In a recent story, I explored one of the worst shipwrecks that occurred off south-eastern Australia, a notorious stretch of coast known as the “shipwreck coast”. I have been fascinated by the history behind a treacherous, narrow bay, the Loch Ard Gorge named after the 1878 shipwreck of the Loch Ard merchant ship, one of the Australia’s deadliest shipwrecks, where only two survived from the 54 on board.
Loch Ard Gorge is located near Cape Otway on the south-eastern Australian coastline where the infamous southern Ocean has eroded the sandstone coastline creating many the natural rock formations including the ‘twelve apostles’ along the Great Australian Bight. This region is prone to storms and pounding surf from the Antarctic, and rich marine ecosystems of great white sharks, seals, whales, dolphins and many species of fish and other marine life. This thriving region is also home to more than two hundred shipwrecks during Australia’s colonial history, a short span of time compared to the sixty thousand years of indigenous occupation.
In writing my own fictionalised account of this historic event, I imagined a third survivor, one who fled England for Melbourne undetected, a damned soul for who must eventually pay their due. I was inspired and fascinated by the gothic folklore of the sea, damned sea voyages encapsulated in Samuel Taylor Coleridge’s epic poem The Rime of the Ancient Mariner, and Homer’s The Odyssey among others.
I recently wrote my first flash fiction piece for children and young adult readers. This was a challenge for me with my usual writing themes exploring the darker side of fiction and best suited to adult readers.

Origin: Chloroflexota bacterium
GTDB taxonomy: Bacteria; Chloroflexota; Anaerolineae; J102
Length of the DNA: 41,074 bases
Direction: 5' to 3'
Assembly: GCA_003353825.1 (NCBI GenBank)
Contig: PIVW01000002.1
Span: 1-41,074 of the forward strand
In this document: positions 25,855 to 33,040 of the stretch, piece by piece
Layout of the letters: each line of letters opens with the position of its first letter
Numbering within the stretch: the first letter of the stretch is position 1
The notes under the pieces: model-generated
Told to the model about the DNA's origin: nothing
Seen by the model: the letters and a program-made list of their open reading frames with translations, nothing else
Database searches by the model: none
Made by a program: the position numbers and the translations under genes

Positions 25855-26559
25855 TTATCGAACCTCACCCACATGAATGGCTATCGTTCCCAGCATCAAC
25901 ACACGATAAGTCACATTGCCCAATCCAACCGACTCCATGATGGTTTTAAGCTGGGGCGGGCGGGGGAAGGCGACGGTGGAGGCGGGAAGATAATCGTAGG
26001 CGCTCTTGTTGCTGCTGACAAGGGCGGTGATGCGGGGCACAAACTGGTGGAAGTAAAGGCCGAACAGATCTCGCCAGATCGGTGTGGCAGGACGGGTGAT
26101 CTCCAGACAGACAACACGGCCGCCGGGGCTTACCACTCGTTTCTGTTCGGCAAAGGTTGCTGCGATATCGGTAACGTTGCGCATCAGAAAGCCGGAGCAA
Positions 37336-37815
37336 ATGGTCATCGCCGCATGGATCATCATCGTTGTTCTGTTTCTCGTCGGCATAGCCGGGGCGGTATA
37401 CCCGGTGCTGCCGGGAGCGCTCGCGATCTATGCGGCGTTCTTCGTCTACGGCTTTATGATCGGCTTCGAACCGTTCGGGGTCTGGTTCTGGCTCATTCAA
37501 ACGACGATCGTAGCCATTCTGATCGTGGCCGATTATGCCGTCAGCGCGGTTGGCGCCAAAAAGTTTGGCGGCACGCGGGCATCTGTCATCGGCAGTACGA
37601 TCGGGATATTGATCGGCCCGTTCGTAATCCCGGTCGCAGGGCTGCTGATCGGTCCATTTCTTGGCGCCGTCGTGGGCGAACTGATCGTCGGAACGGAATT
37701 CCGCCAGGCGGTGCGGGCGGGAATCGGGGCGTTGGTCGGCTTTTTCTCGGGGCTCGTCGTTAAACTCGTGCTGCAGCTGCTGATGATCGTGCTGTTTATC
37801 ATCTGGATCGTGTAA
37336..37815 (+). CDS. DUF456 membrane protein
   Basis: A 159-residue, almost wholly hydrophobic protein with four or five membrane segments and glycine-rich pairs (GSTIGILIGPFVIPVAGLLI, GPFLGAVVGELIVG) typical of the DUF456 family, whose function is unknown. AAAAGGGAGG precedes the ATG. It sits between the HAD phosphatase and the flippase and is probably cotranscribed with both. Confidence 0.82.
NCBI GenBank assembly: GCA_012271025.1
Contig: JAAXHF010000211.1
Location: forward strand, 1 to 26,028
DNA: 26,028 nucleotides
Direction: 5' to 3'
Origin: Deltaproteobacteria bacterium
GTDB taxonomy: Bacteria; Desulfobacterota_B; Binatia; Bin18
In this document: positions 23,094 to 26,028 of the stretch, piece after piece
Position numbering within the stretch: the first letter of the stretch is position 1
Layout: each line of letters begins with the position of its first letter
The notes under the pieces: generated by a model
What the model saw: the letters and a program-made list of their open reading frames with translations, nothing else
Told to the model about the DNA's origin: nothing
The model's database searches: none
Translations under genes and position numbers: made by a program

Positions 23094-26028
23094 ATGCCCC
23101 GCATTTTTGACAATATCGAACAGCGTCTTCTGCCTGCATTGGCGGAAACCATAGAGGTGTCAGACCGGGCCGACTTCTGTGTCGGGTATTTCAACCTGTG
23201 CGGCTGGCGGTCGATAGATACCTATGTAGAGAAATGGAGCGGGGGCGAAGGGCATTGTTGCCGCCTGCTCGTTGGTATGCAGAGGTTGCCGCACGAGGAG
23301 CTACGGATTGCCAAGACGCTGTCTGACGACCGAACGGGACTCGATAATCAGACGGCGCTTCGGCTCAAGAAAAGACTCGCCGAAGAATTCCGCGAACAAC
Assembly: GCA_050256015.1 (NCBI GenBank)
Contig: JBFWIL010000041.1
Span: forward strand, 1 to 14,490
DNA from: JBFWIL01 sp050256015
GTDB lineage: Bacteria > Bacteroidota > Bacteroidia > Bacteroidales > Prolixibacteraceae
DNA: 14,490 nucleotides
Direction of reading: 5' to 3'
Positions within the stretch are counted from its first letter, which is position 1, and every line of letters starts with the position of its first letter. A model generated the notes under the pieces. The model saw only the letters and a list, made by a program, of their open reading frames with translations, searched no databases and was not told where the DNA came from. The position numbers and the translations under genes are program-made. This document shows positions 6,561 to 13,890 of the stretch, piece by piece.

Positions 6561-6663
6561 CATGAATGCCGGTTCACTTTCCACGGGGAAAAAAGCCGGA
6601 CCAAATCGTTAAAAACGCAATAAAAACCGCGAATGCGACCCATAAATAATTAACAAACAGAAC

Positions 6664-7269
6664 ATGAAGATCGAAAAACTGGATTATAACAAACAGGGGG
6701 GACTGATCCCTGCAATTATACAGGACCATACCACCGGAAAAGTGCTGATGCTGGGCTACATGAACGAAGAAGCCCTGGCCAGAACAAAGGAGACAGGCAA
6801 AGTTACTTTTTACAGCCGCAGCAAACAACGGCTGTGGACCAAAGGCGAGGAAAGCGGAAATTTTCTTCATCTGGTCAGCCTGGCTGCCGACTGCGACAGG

In writing my flash fiction piece, I drew on some of the most influential children’s fiction to develop my own story, one that had deep roots in my personal experiences and one I hoped would resonate with children experiencing bullying and coping with being different. In telling this story, I wanted to channel the reality of these extremely difficult daily experiences and also to show how being different is a hidden strength.
Some of my inspiration for my own story was was Alice in Wonderland, The Secret Garden, The Chronicles of Narnia. These classic children’s fiction all feature protagonists exploring magical worlds hidden to all but them while escaping a harsher reality that exists beyond the borders of the their fantasy world.
One of the stories I have been working on recently was retelling a fairytale with an LGBTQI focus. There have been several recent explorations transposing gender roles in fairytales, but I wanted to draw attention to the inclusivity of love and also retell a fairytale that could highlight struggles for LGBTQI community both past and present.
I recently came across a gorgeous fairytale retelling in French FairyTales by Sophie Masson and illustrated by Lorena Carrington titled ‘The King of Crows’. This fairytale was new to me and I loved it’s complex themes, the parts of other tales wound into it in such a unique way. It was a vibrant fairytale with elements that were part-quest, part-curse and transformation.